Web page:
Again according to official documents, there were only two Otters (302 and 303) in the inventory by 1980, one (304) having crashed. General Torrijos was killed in the crash of DHC-6 Twin Otter FAP-205 in Panama in August 1981 and was succeeded by General Manual Noriega.  The two Otters remained in service until they were sold in the mid to late 1980s. First to be sold was FAP-303 in 1986. It was still flyable at that stage and was registered as HP-1070 to the Minister for Civil Aviation in Panama in April 1986, in connection with its sale to the United States the following month as N254A. That left only FAP-302 in service with the FAP and it was noted at Tocumen in October 1987, used for parachuting.

That year, 1987, the US government suspended military aid and maintenance support to the FAP in response to growing popular objections to the excesses of General Noriega’s regime. The Otter was still active in 1988 but appears to have been withdrawn from use that year. The Fuerza Aérea Panameña ceased to exist after “Operation Just Cause”, the 20th December 1989 invasion of Panama by the United States military to capture General Noriega, who was subsequently imprisoned in the United States for his drug smuggling activities.

There is some uncertainty as to how exactly FAP-302 arrived in the United States. In April 1984 Dodson Aviation of Rantoul, Kansas, a supplier of aircraft parts, had applied to the Federal Aviation Administration for an N number reservation for the aircraft, but this did not proceed and no N number was ever allocated by the FAA. This may have been in connection with a proposed purchase of the aircraft by Dodson Aviation, which fell through. Newcal Aviation of Little Ferry, New Jersey, a company which supplied parts for DHC aircraft, were involved with this Otter and it would appear that it was Newcal Aviation which imported the Otter around 1989 or 1990. It was no longer airworthy at that stage and was shipped to the United States in a dismantled state, with the wings removed from the fuselage.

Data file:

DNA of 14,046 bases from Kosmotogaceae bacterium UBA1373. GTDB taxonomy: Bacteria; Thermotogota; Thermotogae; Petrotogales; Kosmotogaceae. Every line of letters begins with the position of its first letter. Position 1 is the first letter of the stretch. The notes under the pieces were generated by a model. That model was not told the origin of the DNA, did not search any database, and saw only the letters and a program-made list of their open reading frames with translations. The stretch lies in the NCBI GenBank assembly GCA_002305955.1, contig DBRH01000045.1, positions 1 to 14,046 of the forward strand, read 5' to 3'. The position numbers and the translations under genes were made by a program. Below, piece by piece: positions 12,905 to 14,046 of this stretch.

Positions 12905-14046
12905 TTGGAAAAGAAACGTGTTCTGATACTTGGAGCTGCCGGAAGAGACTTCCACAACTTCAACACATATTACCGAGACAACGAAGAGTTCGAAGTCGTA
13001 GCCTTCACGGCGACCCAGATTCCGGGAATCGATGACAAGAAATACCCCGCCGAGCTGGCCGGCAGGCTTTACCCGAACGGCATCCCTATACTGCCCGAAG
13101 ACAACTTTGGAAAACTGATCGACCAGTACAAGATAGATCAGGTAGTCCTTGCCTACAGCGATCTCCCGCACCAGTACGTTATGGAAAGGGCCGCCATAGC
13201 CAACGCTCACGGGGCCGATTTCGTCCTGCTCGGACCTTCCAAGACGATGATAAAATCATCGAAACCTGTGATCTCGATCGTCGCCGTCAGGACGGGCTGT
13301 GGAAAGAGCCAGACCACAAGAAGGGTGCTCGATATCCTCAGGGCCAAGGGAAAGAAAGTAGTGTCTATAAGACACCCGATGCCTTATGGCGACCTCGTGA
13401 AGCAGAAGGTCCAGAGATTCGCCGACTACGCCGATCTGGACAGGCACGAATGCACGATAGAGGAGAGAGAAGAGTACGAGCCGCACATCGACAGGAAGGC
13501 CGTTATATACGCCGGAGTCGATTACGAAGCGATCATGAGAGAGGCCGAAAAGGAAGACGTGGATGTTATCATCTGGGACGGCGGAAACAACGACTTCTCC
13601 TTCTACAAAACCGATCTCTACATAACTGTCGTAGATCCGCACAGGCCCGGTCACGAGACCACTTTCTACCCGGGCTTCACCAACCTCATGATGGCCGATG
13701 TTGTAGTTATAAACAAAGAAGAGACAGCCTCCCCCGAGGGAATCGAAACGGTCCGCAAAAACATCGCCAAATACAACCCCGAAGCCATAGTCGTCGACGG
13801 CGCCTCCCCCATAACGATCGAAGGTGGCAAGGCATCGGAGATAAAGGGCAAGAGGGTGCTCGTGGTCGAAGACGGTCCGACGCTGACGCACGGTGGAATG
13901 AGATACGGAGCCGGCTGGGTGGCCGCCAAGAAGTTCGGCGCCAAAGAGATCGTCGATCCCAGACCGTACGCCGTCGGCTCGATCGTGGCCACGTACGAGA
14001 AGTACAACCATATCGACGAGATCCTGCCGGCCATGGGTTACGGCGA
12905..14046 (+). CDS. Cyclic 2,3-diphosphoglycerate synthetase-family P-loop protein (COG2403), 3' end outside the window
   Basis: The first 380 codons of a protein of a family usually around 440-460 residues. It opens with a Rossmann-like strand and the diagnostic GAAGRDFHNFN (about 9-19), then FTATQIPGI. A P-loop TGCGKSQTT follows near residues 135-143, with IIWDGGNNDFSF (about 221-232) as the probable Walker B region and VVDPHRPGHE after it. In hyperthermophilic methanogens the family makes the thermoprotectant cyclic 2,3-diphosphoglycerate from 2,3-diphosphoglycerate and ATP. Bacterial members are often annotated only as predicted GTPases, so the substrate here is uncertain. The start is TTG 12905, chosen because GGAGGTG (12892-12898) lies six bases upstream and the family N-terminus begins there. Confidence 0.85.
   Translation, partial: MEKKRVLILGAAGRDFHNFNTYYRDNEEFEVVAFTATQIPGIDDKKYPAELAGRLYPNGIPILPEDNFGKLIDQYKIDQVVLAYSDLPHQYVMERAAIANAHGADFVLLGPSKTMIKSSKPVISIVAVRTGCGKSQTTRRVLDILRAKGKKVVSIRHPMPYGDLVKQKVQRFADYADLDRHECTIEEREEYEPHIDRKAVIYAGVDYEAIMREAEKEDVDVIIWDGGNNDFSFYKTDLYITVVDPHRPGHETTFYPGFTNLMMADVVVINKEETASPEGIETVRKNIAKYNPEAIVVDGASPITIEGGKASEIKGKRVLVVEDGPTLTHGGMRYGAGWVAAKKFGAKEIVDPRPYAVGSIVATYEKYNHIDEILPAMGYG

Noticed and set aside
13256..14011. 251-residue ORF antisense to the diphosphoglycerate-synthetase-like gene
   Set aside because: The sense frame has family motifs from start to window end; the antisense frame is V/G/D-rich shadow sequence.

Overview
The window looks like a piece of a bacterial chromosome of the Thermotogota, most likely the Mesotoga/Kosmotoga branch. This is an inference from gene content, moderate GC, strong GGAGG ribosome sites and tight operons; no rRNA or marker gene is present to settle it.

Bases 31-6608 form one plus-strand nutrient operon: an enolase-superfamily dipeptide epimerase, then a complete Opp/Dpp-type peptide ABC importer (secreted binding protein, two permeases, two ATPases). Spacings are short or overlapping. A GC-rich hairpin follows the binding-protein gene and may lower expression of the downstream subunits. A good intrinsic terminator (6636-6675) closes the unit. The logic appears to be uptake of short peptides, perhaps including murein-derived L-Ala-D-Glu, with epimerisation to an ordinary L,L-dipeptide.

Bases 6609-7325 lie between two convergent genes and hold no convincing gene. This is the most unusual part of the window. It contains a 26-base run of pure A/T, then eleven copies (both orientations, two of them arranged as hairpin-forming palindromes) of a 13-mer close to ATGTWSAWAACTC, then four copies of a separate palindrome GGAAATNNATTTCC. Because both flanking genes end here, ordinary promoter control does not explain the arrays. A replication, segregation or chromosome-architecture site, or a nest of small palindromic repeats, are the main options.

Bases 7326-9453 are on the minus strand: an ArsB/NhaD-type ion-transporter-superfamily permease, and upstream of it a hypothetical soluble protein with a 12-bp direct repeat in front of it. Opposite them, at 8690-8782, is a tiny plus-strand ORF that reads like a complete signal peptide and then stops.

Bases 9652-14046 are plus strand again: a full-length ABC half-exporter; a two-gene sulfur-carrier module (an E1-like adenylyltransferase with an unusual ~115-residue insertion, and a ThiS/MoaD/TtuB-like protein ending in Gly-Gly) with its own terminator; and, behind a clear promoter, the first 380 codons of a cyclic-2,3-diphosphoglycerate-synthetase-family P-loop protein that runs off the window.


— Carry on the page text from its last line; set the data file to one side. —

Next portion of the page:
The Otter was subsequently sold to Jay Tex Aviation, a supplier of aircraft equipment and parts, based in Mount Pleasant in north-east Texas, and was trucked from New Jersey to Mount Pleasant. It was stored in the company’s warehouse for the next ten years or so. Jay Tex had an association with another company called Regal Air, also a supplier of aircraft parts, particularly for DHC aircraft, and in the year 2000 the Otter was trucked from Texas to the Regal Air base in Fort Collins, Colorado. Here it was used as a training tool until 2007, when it was trucked back to Mount Pleasant, Texas and stored there again.

Based at Campbell River on Vancouver Island is Vancouver Island Air (VIA), who operate two turbine Otters. In 2017 VIA formed an associate company called AeroTech Industries, whose business would be to sell Otter parts to customers, and also to rebuild, repair and modify Otters. AeroTech Industries were looking for an Otter to rebuild and were introduced to serial 82 by Regal Air and an agreement was made to buy serial 82 from Jay Tex Aviation. Once again, the Otter was put on a truck and driven from Mount Pleasant, Texas to Campbell River where it arrived on 6 November 2017. It entered the AeroTech hangar where work started on the rebuild of the Otter and its conversion to a turbine.

On 31 January 2018 serial 82 was registered to Vancouver Island Air of Campbell River as C-GKIL, the first civilian registration ever carried by this 62 year old aircraft. The Otter is to be fitted with an 867 horse power P&W PT6A-140 engine and will become the first Otter to be powered by this particular engine. The rebuild and conversion continued during the year and were still ongoing in December 2018.

That then is the fascinating story to date of serial 82, an Otter which has been out of public view for three decades. It is a very well-travelled Otter, having been transported from Panama to New Jersey and then having criss-crossed the country by road several times, from New Jersey to Texas, Texas to Colorado, back to Texas and finally all the way from Texas to Vancouver Island. It is however a heart-warming story, whose conclusion will see the Otter fly again after some 30 years on the ground.

Full history up to 2005 courtesy of Karl E Hayes © from DHC-3 Otter - A History (CD-ROM 2005), now with added and updated information which Karl has supplied for the benefit of the website.x